I’ve been using the same five countersinks for decades. While they’re all different—one has a single flute creating a cutting edge and two have a pair of flutes; one has five flutes and another has seven—the one thing they have in common is that none of them works very well. On all of them, the cutting edges of their flutes are square to the circumference, so they scrape rather than cut. And as scrapers, they’re rather crude, lacking the sharpened burr of a cabinet scraper. What’s even worse is that countersinks chatter. The irregularities in the wood’s density cause the countersink to get nudged off-center, and the resulting vibration makes for some odd-shaped recesses that are anything but round. (Countersinks that are attached to tapered bits for wood screws are prevented from chattering by the drill bit. That’s also the case with countersinks with integral pilot tips sized to fit a particular predrilled hole.)

Photographs by the author

The set I bought came in a padded case. The countersinks are precision tools with sharp cutting edges and are well worth protecting.

Small Boats reader Steele Hinton recently mentioned that there is one type of countersink that cuts cleanly and without chatter, by not having any flutes at all: the zero-flute countersink. It has a smooth conical tip with an upward-angled hole bored in one side. The sides of the hole meet the conical surface at an acute angle, about 45° (the equal of a bench plane’s blade to its sole), so it’s poised to shave rather than scrape. I could hold that edge against pine and oak and carve curls of wood, which is impossible with an ordinary countersink.

The cone machined on a zero-flute countersink may appear to be a simple geometric shape, but it has an important difference. Just as a plane blade protrudes through the sole to cut, the edge on one side of the countersink stands slightly proud of the other edge. This cutting relief, as it’s called, is what makes the countersink work only in one direction, clockwise. A zero-flute countersink cuts quickly and needs very little pressure to make a deep hole.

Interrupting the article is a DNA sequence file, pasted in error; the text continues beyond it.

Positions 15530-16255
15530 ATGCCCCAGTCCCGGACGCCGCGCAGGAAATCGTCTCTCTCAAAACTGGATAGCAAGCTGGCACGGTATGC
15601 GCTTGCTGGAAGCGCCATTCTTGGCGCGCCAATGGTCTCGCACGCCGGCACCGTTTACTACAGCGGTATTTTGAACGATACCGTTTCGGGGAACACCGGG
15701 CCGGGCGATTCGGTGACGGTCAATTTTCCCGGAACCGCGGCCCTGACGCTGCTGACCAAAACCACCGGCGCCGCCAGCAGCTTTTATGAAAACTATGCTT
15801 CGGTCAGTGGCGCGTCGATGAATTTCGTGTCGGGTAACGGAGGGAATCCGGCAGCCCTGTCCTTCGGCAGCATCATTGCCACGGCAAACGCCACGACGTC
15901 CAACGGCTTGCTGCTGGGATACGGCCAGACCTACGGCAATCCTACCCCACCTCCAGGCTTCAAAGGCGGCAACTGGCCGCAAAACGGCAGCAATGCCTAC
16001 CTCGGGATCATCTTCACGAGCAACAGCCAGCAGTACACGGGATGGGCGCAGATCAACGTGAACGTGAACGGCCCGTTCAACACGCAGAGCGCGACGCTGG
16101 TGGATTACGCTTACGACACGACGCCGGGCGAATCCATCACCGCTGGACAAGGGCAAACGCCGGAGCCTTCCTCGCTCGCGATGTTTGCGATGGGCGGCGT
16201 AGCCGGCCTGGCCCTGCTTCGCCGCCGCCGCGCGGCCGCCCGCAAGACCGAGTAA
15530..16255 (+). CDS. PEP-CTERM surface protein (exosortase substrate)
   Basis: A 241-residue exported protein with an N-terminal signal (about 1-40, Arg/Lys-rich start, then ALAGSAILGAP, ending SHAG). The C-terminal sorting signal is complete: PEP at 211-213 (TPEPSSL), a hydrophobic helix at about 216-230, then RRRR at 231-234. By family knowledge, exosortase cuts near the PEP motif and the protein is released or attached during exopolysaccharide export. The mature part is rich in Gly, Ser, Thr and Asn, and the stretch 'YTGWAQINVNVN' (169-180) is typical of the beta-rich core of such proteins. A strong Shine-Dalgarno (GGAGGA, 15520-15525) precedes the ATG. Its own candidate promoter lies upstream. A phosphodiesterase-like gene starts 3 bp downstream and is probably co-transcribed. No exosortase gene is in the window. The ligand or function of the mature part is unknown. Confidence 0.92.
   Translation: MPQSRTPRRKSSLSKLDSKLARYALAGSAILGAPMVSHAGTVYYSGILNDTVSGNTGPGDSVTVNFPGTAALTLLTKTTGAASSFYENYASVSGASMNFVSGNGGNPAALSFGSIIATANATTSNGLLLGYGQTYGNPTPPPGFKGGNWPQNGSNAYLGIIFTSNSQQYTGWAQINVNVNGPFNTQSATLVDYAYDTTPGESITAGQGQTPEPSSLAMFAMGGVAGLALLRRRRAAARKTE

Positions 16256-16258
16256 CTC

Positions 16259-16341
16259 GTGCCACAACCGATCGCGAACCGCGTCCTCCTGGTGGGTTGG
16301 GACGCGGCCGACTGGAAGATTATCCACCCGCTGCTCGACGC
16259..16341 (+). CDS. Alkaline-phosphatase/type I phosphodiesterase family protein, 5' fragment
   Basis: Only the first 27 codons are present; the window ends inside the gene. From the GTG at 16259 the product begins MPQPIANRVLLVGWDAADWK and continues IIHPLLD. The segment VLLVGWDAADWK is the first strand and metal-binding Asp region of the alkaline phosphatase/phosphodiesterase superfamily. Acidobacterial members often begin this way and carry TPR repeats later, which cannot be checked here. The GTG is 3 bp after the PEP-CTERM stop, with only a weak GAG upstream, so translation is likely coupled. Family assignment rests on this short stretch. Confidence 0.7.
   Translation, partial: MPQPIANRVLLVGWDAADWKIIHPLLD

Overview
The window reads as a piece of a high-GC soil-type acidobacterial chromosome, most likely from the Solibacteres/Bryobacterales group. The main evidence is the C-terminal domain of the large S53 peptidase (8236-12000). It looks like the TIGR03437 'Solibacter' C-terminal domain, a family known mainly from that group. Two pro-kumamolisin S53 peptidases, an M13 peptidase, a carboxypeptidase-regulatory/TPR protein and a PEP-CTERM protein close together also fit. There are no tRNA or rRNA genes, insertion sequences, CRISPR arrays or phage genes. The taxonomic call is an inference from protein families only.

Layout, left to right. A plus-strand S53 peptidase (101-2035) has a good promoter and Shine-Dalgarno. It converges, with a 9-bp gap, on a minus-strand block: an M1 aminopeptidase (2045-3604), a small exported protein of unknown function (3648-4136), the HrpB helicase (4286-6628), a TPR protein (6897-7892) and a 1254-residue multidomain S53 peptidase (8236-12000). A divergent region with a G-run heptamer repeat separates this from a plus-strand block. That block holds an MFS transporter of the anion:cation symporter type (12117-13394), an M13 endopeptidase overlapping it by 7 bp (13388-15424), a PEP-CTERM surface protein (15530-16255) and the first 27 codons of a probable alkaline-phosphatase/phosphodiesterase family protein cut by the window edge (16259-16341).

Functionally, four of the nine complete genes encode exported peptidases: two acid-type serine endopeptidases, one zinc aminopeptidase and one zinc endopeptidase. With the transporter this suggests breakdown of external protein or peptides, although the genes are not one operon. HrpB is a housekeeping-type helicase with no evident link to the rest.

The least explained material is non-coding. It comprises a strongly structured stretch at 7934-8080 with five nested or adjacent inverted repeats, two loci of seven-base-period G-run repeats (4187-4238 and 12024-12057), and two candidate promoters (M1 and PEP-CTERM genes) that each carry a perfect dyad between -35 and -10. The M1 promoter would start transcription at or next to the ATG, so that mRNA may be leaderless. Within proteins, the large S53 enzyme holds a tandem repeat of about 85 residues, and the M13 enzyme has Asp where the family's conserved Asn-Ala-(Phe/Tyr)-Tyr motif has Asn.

The holes that create the cutting edges and the exit passages for shavings pass through the heads of the countersinks.

Each of the zero-flute countersinks has a small flat milled on the very tip of the countersink. It can work its way into wood without a predrilled pilot hole, but it makes slow progress and doesn’t pick up speed even when the hole’s sharp edge starts cutting. The countersinks are meant to follow predrilled holes.

The zero-flute countersink does very clean work whether cutting for a screw to be set flush or to be set deep and then covered by a wooden plug. The set of countersinks I bought came in four sizes: 5⁄8″, 1⁄2″, 3⁄8″, and 5⁄16″. The three largest are true to size and make holes that are a good fit for wooden plugs. They have an 82° point, which matches the angle of screwheads manufactured in the U.S. and Canada to the Unified Thread Standard. Zero-flute countersinks are also available milled to a 90° point for fastenings that meet the international ISO standard.

The countersinks can recess flat-head screws flush or bury them for plugs. There are no stops for controlling the depth, so that must be done by eye. The 1⁄2″ and 3⁄8″ stops from my Fuller pilot bits fit but they block the exit for the wood shavings.

This type of countersink is also well-suited for metalworking. Holes drilled in metal often have sharp burrs around the edges. I’ve been filing them off, but while that makes the holes safer to handle, the marks left by the file don’t improve their appearance. The countersinks, on the other hand, cut a clean, shiny bevel. The deburring function works just as well on holes drilled through wood.

I kept my set of zero-flute countersinks handy while I was building a new boat cart for one of my canoes and used them to dress up every hole I drilled. They have worked beautifully in fir, mahogany, oak, ipe, and aluminum and are a pleasure to use.

Christopher Cunningham is the editor of Small Boats.

The Countersink Set by KEO Cutters cost $86.67.

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